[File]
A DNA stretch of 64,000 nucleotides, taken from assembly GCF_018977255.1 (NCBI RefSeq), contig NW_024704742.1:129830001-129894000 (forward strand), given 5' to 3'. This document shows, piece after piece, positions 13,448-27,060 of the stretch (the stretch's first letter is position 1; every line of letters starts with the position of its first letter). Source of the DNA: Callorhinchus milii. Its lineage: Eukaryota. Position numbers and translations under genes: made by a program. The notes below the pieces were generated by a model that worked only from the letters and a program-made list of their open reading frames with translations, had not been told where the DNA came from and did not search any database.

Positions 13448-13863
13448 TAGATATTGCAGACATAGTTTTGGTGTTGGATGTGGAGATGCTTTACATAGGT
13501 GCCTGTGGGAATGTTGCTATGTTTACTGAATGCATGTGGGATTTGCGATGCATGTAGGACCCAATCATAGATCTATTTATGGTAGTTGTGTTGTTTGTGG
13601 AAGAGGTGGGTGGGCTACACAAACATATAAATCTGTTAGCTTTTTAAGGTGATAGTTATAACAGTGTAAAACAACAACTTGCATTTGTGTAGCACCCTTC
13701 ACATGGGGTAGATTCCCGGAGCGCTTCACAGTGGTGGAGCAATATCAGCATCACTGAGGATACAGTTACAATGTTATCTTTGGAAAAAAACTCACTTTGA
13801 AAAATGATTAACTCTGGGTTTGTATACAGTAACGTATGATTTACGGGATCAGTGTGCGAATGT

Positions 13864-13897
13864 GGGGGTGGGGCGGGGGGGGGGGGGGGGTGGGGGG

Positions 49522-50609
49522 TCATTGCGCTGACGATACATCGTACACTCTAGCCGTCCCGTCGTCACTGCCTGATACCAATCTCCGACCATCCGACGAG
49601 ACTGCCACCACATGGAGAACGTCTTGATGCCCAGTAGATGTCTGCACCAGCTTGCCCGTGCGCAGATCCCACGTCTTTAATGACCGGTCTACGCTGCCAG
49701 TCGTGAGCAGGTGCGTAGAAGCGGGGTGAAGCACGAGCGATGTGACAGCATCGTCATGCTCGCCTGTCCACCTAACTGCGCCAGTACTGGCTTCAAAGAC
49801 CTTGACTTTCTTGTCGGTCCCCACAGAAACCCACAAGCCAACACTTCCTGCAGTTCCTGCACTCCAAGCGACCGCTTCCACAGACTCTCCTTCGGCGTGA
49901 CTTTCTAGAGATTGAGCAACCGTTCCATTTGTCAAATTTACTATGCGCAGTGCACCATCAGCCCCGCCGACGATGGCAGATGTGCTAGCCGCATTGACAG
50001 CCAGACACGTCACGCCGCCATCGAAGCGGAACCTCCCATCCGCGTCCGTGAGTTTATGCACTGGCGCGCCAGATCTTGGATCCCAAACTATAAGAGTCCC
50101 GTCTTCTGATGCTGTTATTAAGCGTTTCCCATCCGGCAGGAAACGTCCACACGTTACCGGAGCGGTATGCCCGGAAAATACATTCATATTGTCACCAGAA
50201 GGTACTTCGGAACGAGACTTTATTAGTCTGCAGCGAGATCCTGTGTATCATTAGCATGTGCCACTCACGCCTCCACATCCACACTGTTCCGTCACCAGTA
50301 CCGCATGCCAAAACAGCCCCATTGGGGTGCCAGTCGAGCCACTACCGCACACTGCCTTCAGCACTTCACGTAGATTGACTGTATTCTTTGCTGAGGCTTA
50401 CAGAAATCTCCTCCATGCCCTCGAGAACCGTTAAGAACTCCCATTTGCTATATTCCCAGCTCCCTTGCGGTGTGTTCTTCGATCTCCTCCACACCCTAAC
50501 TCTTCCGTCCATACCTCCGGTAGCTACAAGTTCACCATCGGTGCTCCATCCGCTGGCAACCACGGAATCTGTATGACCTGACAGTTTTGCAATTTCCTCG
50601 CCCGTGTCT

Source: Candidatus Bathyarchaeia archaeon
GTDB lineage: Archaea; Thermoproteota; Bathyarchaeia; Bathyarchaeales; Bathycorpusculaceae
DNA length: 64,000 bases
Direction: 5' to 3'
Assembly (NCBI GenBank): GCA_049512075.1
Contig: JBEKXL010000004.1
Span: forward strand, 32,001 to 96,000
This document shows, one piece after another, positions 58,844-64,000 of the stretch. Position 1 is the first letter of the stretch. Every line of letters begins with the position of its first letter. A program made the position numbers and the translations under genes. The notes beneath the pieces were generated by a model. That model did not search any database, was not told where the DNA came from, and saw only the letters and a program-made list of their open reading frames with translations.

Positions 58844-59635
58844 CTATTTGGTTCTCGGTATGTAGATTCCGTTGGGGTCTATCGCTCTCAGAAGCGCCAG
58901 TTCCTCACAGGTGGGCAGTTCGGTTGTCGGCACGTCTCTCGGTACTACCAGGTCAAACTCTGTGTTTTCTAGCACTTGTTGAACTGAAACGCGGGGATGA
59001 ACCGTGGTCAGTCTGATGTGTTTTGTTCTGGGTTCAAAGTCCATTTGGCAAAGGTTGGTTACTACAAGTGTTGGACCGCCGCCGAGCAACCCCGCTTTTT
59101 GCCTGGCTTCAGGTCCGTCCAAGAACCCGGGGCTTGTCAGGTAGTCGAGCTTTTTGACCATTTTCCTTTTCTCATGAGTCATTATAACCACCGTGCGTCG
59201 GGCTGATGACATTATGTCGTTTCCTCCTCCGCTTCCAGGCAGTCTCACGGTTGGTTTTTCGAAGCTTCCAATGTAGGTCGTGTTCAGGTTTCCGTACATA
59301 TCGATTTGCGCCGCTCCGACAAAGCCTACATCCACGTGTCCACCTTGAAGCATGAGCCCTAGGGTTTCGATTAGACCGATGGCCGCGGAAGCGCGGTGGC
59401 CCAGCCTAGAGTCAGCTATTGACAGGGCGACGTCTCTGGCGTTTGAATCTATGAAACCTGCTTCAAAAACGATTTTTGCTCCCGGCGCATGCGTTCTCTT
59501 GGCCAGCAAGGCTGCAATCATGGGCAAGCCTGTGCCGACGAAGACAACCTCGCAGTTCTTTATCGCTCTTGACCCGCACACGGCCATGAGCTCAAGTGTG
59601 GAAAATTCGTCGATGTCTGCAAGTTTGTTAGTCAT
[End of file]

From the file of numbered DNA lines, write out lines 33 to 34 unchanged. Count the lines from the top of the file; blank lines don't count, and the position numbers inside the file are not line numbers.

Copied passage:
58901 TTCCTCACAGGTGGGCAGTTCGGTTGTCGGCACGTCTCTCGGTACTACCAGGTCAAACTCTGTGTTTTCTAGCACTTGTTGAACTGAAACGCGGGGATGA
59001 ACCGTGGTCAGTCTGATGTGTTTTGTTCTGGGTTCAAAGTCCATTTGGCAAAGGTTGGTTACTACAAGTGTTGGACCGCCGCCGAGCAACCCCGCTTTTT